- The Washington Times - Monday, March 2, 2009

BOSTON | If there’s any small solace when starting a job search in this recession, it’s the proliferation of digital technology to help you re-enter the working world.

Web sites such as Indeed.com and LinkedIn.com have multiplied the number of job openings you can track and the professional contacts you can make. E-mail and smart phones make it easier to pitch yourself and set up appointments.

But think twice before picking up that BlackBerry and thumb-typing a message to the hiring manager whose e-mail address you so slyly uncovered online. In the end, landing the right job hinges on old-school skills.

“The electronic piece usually just gets your foot in the door,” said Dave Willmer, executive director of Robert Half Technology, a tech industry recruiting division of Menlo Park, Calif.-based staffing consultant Robert Half International.

“But you still have to present yourself well face-to-face in an interview, and you have to have good references,” he said. “I think some job candidates lose sight of that because of all the technology options and capabilities that get your name out there.”

Mr. Willmer and Kate Wendleton, president of the Five O’Clock Club, a New York-based career counseling company, advise that job seekers — especially the young and tech-savvy — frequently misuse electronic gadgets and the Web and run roughshod over professional etiquette.

Some of their advice:

• Avoid e-mail blasts: Resist the temptation to respond to each online job listing in your field, and focus on those that are the best fit. Only about 6 percent of jobs are filled by candidates recruited through advertisements, said Ms. Wendleton, whose firm also conducts career research. If you can use personal contacts to learn about an opening that’s not widely publicized, your chances of landing the job increase because you’ve got fewer rivals.

Instead of blast e-mailing, use the Web to research potential employers and put yourself in position to recite key facts about that company should you land an interview.

“Too many people are sitting there all day hitting that send button on their computer, answering ads, answering ads,” Ms. Wendleton said.

• Embrace snail mail: In your first contact with a prospective employer, you are unlikely to stand out if you join the legions of job seekers sending ‘hire me’ pitches via e-mail with resumes attached. E-mails also are too easy for a hiring manager to delete. With regular mail, you control the appearance of your carefully crafted cover letter and resume. With e-mail, the user’s machine can control settings for fonts and spacing. And managers can be wary of opening attached resumes for fear of unleashing a computer virus.

• Get personal: If you resort to e-mail pitches, make them personal. If you are introducing yourself to a hiring manager you have identified via a professional colleague, type that colleague’s name in the e-mail’s subject line and succinctly explain the link (e.g. “John Doe referred me”) so the manager is less likely to hit delete.

• Avoid possible foibles: If you get an interview, pay close attention to whether the hiring manager specifies how to make any follow-up contacts. E-mail can be a good option because of its speed; if you send a follow-up note via regular mail, it may arrive too late in the hiring process to make a difference. If the hiring manager is receptive to e-mail, send a message that addresses any unanswered questions from the interview and state that you are also mailing a hard copy. In the regular-mail message, mention that you also sent the e-mail.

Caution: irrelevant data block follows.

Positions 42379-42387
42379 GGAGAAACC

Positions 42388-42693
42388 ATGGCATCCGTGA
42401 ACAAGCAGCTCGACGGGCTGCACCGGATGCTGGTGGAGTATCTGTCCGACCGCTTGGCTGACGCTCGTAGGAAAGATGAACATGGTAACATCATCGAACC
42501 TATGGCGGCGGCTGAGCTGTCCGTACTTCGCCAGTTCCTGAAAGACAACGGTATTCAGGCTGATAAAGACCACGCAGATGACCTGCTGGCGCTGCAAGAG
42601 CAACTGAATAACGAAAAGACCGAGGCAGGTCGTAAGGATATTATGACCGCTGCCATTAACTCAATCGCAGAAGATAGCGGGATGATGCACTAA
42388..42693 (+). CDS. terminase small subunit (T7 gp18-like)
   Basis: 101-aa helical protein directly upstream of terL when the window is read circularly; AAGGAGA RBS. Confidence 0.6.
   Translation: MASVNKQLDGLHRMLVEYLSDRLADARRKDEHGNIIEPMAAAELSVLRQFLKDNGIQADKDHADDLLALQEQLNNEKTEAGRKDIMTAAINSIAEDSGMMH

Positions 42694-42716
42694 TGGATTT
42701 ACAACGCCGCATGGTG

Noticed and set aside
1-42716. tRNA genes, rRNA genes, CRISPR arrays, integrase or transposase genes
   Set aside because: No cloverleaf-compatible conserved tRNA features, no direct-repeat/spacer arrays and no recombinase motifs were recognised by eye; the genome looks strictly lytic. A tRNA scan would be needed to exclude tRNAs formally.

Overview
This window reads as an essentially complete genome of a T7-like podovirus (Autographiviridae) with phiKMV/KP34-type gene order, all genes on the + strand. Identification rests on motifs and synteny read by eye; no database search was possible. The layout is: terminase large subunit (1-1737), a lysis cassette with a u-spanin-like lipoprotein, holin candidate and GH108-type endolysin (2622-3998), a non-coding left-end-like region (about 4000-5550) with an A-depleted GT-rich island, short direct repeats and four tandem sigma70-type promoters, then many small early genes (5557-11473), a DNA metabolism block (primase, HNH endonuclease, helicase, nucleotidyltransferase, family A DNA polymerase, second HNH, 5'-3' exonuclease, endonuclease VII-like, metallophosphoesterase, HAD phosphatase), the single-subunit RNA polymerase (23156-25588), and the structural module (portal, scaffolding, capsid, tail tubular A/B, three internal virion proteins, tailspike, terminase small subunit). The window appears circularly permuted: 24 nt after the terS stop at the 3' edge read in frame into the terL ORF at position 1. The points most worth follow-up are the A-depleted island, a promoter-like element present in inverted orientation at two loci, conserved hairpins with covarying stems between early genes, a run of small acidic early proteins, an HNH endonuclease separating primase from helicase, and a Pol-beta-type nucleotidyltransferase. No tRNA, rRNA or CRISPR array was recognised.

Whatever you do, don’t follow up on an interview with an e-mail sent via a hand-held gadget — there’s too great a chance you will thumb-type a typo-ridden message. Only use hand-helds to send brief, timely e-mails confirming an appointment or advising you are running late for a meeting. Don’t type without regard to grammar and capitalization, and resist including smiley faces or other emoticons in electronic messages. “There is no circumstance where that is appropriate,” Ms. Wendleton said.

• Observe boundaries: Even if you managed to track down a hiring manager’s cell-phone number, don’t call it unless given permission. “Cell phones are considered private,” Ms. Wendleton said.

• Stick with land lines: For any phone contact with a prospective employer, try to use a land line. With cell phones, there’s too great a risk that you will get a spotty connection, lose it altogether, or end up with excessive background noise if you are in a public place. If you lack a land line, call from a quiet place like a hotel lobby. Have a pen and pad ready so you can jot down information.

• Network the smart way: If you identify a hiring manager or other professional you would like to connect with on an online networking site, don’t merely send an electronic invitation without explaining why you want to get in touch. An out-of-the-blue request will likely be ignored. “Write something like, ‘I was intrigued by your LinkedIn posting. I see you have 10 years of international experience. I, too, have 10 years of international experience,’” Ms. Wendleton said.

• Manage: Hiring managers can be expected to go beyond your resume and references, and perform a background check online. So be judicious about what you post on social networking sites such as Facebook, and limit access to friends and family if it’s something you wouldn’t want an employer to see. Likewise, think before posting political opinions or personal information in blogs or other online forums. Consider posting under a pseudonym rather than your name. “As a job candidate, I would encourage people to be conservative,” said Mr. Willmer. “Assume that anybody has access to anything.”


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